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Old 10-16-2010, 01:17 AM
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Default Mopeds The Other Motorized Bicycles

Mopeds The Other Motorized Bicycles


Mopeds The Other Type of Motorized Bicycle
The Moped, usually has only a vestigial pedal drive fitted primarily to satisfy legal requirements, and suitable only for starting the engine or emergency use. Another class of motorized bicycle, popularly termed motor-assist or pedal-assist bikes have the pedals as the main form of propulsion.

What are Mopeds and their history
As early as 1903, motorized bicycles were being fitted with larger and heavier loop frames designed to specifically accommodate larger displacement engines, which produced higher speeds. The new frame designs soon incorporated a new riding position which no longer centered the rider over the pedals, but instead moved the rider's feet forward, where they rested on pegs or platforms. This new riding position was designed to increase rider comfort and control when using the motor for propulsion, and soon motorized bicyclists began relying on the gasoline motor for all but emergency use. Front suspension and (on some machines) rear suspension increased control at higher speeds. By 1915, some manufacturers were omitting pedal propulsion entirely, resulting in the introduction of the first true modern motorcycle.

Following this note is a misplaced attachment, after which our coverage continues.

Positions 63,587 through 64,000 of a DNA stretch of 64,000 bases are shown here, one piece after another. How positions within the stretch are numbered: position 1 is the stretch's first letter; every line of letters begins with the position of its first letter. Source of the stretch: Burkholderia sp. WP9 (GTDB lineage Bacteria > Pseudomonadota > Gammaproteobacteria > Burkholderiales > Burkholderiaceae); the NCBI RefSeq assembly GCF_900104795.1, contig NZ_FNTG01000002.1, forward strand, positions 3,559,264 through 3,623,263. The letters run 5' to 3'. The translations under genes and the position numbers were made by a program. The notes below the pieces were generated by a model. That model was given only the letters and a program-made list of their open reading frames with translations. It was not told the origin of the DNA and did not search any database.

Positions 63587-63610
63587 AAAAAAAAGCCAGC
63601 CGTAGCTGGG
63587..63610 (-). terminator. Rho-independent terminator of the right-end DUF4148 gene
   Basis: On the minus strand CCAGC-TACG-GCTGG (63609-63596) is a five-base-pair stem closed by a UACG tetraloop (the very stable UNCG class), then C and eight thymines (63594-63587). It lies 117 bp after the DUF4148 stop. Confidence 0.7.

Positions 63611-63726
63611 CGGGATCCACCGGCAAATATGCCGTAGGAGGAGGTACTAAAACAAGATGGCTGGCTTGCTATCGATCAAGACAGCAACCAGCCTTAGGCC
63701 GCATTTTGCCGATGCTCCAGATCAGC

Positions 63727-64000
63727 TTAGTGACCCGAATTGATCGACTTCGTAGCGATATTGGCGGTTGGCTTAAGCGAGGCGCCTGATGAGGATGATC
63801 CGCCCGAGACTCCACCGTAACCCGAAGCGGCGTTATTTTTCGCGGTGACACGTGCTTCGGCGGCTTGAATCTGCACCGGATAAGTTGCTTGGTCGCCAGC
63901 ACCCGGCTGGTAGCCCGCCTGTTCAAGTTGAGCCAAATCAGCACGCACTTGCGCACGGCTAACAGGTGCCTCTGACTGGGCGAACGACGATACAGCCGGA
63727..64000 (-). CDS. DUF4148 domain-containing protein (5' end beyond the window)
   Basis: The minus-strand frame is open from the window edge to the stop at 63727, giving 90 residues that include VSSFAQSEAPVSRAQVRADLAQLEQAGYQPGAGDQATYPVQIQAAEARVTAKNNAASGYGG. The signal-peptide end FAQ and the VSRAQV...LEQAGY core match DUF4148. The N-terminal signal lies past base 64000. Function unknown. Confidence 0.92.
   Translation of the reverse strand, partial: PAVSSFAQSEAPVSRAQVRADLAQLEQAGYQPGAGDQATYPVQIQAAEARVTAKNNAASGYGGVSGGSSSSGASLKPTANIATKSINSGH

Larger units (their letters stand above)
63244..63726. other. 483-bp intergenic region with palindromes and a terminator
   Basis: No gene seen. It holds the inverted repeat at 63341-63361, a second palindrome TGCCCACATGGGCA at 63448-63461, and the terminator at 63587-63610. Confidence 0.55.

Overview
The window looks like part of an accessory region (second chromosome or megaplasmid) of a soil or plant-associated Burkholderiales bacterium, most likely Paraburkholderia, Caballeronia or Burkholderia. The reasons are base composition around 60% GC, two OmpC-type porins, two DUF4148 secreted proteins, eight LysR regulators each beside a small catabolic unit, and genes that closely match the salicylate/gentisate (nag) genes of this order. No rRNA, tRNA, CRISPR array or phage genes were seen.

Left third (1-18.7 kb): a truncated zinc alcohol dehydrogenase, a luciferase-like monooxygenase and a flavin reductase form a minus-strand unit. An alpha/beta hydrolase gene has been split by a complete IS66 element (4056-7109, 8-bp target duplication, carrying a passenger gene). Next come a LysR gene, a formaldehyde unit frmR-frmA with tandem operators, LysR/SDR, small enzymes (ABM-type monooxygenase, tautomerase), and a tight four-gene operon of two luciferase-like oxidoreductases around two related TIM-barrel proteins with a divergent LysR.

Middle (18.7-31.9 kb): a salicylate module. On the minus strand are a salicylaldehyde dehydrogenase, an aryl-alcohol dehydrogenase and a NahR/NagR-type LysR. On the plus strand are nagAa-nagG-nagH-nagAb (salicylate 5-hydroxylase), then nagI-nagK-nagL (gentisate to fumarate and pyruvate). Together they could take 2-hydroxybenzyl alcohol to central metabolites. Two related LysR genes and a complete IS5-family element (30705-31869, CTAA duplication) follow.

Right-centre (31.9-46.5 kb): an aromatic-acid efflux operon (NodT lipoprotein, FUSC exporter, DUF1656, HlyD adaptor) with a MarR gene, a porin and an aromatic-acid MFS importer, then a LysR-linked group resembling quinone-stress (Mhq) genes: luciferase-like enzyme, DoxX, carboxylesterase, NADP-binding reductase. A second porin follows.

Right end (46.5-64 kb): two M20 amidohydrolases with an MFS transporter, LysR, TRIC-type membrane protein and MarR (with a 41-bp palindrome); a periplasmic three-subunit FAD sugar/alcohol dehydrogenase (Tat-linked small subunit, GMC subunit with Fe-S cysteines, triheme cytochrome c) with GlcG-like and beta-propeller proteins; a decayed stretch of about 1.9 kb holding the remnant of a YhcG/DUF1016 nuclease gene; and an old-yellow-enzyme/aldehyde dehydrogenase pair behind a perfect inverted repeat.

The early days of the bicycle and the invention that revolutionized the 20th century - the internal combustion engine. Put one of these into a coach and you have an automobile; mount it on a bicycle and presto, you have a moped ( motor + pedals ), the precursor of all motorcycles. The pedals were omnipresent on all, used both as a starter device and as emergency fallback on human power. As engine sizes got bigger and bigger, it looked as if the half-bicycle-half motorcycle mopeds were just a short-lived early development phase (like a tadpole) that progress simply left behind. History however proved it otherwise.